Observing the Eclipse

Just a reminder that on Monday August 21st, 2017 there will be a eclipse of the sun visible throughout much of Canada and the United States.   Eclipse are an amazing and very accessible astronomical phenomenal but it is important to take precautions to protect your vision if you are going to observe a solar eclipse.   You may want to order something like this Eclipse View from RASC now so you are prepared for the summer.  Otherwise you may want to consider making a pin hole camera.  



Sam eased the pack on his shoulders, and went over anxiously in his mind all the things that he had stowed in it, wondering if he had forgotten anything: his chief treasure, his cooking gear; and the little box of salt that he always carried and refilled when he could; […] flint and tinder; woollen hose; linen; various small belongings of his master’s that Frodo had forgotten and Sam had stowed to bring them out in triumph when they were called for. He went through them all.

“Rope!” he muttered. “No rope! And only last night you said to yourself: ‘Sam, what about a bit of rope? You’ll want it, if you haven’t got it.’ Well, I’ll want it. I can’t get it now.”

– JRR Tolkin, Fellowship of the Ring

Be Prepared – Emergency

After the events in Fort McMurry last summer, I’m sure many units will be working on the Be Prepared Not Scared Challenge or the Emergency Preparedness Challenge or just working on emergency preparedness as part of Learn About our Environment.

The Government of Canada put out some excellent information for Emergency Preparedness Week 2016

These include :


Be Prepared Not Scared

Be Prepared Not Scared is an emergency preparedness challenge from Alberta. It has two mandatory sections (Learn and Do) and a third optional section (Safe Guide).

This challenge is less structured then the Emergency Preparedness Challenge from Ontario.

While looking for information on the challenge I came across a similarly title booklet from the Red Cross and Federal Government that would provide a useful resource for the challenge:  Be Prepared Not Scared: Emergency Preparedness Starts with You.  And I also found this similarly useful resource from Alberta Health Services: Personal and Family Disaster Preparedness Guide.

Grandmother’s Clothesline


  • clothespins
  • newspaper
  • a clothesline for each patrol (string strung between two chairs or trees)
  • marker or pen for each patrol


This game can be used to discuss what to wear on an outing or to develop kit lists for camp.  Patrols line up in relay formation.  On go the first girl runs up the the clothesline and rips the shape of something the girls will need to wear out of the newsprint.  She writes the name of the item on it and pins it to the clothesline.  Then runs back so the next girl in line can go.  Examples of items could be t-shirt, long pants, socks, hat, shoes etc.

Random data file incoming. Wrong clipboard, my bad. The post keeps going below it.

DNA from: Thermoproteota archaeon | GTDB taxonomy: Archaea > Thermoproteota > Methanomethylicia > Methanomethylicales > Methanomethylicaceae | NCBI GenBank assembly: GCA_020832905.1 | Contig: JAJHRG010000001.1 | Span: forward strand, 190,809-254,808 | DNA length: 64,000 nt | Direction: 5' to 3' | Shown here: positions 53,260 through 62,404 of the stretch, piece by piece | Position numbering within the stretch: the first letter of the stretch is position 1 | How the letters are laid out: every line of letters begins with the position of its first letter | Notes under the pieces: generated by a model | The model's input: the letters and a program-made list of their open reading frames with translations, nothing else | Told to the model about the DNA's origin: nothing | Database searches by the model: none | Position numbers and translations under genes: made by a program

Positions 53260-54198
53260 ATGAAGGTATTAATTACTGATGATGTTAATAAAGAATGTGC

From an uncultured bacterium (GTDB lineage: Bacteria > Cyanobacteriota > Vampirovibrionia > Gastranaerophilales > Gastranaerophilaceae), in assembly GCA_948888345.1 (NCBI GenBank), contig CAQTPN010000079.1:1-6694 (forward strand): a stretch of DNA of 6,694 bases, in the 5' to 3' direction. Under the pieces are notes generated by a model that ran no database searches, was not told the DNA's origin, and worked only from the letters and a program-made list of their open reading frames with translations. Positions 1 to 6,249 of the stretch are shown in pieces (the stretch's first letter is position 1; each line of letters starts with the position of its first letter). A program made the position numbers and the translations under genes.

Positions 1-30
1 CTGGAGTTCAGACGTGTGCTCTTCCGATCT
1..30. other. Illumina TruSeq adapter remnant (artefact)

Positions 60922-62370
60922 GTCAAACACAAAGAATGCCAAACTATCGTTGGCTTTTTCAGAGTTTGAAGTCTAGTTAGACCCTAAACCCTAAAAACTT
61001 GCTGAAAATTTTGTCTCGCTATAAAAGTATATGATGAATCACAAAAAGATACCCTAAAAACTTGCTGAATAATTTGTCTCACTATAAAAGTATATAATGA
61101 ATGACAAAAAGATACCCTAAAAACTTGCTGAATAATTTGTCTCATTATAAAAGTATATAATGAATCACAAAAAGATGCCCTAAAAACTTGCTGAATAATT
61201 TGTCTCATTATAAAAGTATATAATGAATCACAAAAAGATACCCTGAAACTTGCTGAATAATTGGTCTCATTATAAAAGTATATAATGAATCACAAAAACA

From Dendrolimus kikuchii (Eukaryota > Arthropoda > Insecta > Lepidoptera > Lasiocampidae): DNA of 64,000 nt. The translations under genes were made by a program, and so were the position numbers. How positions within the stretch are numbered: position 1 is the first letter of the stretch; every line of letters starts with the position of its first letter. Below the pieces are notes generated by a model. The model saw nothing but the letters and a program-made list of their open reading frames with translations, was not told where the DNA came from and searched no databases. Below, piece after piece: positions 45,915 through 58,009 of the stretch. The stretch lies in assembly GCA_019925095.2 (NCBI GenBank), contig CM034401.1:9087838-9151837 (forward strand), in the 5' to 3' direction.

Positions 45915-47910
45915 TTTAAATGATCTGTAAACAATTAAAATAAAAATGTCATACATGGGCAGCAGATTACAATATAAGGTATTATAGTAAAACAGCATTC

Note: The Guider who taught me this game always started the game with a rectangular piece of paper pined to each clothesline as an example.  She’d explain to the girls that her Grandmother always dried her “unmentionables” ie underwear inside a pillow case.  The girls thought this was really funny.

Be Prepared Kits

This is an activity originally designed by Hollah Guiding for Understanding the Promise and Law.  I was able to reconstruct her original sheets and modify them for my own use.

Each patrol will get one Be Prepared kit for designed for a trip to a destination.  The destinations I decided on where school, the movies, a sporting event, sleepover and a picnic .  When the patrols come back together in horseshoe, they have to defend their be prepared kit and explain why they include each item.

Download Worksheets Here

Be Prepared at Camp

We’re wrapping up our pre-camp meetings.  Both the Camp Out and the Basic Camper badges want the girls to develop Be Prepared plans for camp.  I wanted a fun way to go over this information with the girls.   I will give each patrol cards that read “A”, “B”,”C” and “D”.  I will read each of the multiple choice questions and give the patrol one minute to decide on their answer.  Then the patrol leader will hold up their answer and we will discuss it for a few minutes (if necessarily).

Example question:

11) To protect yourself from sunburn and sunstroke you should:
  1. put on sunscreen
  2. wear your hat and a shirt that covers your shoulders
  3. drink lots of water
  4. all of the above


Alternatively, you could post the letters around the room and have the girls run to the correct answer.